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Teleoperation of a Robotic Manipulator

Currently, the primary method for teleoperation of a robotic manipulator consists of using joysticks and a multitude of camera views. In the space shuttle setup, there are two joysticks -- one to translate forward/backward, up/down, and left/right and one to control yaw, roll, and pitch. Depending on the available views of the manipulator and the manipulator's position and orientation, it can be extremely difficult to determine the joystick movements necessary to move the manipulator to the desired position and orientation without running into objects or singularities.

The goal of the JAMSTORM project is to address this issue by making teleoperation more intuitive for the user. JAMSTORM is a wearable system that uses fiber-optic cables to measure joint angles, allowing the user to simply move his/her arm in the manner of the desired robot movement. The joint angle data collected by JAMSTORM will then be sent to the robotic control software, causing the manipulator to mimic the human user's motions.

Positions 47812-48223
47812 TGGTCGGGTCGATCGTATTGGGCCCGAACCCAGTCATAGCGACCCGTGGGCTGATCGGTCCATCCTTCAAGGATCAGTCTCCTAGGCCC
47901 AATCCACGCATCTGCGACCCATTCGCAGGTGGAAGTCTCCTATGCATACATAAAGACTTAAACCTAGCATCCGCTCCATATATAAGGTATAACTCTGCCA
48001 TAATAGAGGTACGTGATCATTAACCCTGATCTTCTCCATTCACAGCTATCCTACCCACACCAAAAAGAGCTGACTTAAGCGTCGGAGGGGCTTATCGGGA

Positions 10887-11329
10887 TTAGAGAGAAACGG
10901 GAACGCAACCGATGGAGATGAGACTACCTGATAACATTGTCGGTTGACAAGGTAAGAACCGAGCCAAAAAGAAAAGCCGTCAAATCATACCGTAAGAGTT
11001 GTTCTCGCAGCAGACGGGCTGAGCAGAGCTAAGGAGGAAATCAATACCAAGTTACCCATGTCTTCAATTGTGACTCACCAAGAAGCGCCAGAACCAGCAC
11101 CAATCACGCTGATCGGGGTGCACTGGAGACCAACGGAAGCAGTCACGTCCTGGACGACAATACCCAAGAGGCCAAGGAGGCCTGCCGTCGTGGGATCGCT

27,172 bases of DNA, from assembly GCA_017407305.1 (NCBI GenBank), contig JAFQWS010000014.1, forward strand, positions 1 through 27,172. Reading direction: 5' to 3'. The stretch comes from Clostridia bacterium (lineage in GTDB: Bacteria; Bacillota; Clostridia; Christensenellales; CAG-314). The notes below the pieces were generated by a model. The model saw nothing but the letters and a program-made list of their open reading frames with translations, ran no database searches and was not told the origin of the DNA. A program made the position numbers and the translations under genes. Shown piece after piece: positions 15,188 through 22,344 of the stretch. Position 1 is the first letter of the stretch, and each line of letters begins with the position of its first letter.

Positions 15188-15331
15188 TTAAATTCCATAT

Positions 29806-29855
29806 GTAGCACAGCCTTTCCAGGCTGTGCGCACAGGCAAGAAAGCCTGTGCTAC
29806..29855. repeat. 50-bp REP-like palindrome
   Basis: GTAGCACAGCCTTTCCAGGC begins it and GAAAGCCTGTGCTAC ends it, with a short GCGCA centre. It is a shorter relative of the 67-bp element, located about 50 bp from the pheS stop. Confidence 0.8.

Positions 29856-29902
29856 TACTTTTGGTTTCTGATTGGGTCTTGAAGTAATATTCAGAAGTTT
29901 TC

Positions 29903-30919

Initial testing of the fiber-optic technology has been performed, proving that this is a feasible method for measuring human joint angles. The wearable system has recently been completed, and validation tests of the entire system are in progress.

Project advisor: Dr. David Akin
Lead graduate student: Teresa Buchholz

JAMSTORM is under development at the University of Maryland Space Systems Laboratory, part of the Aerospace Engineering Department and the A. James Clark School of Engineering. Funding is provided through the Institute for Dexterous Space Robotics


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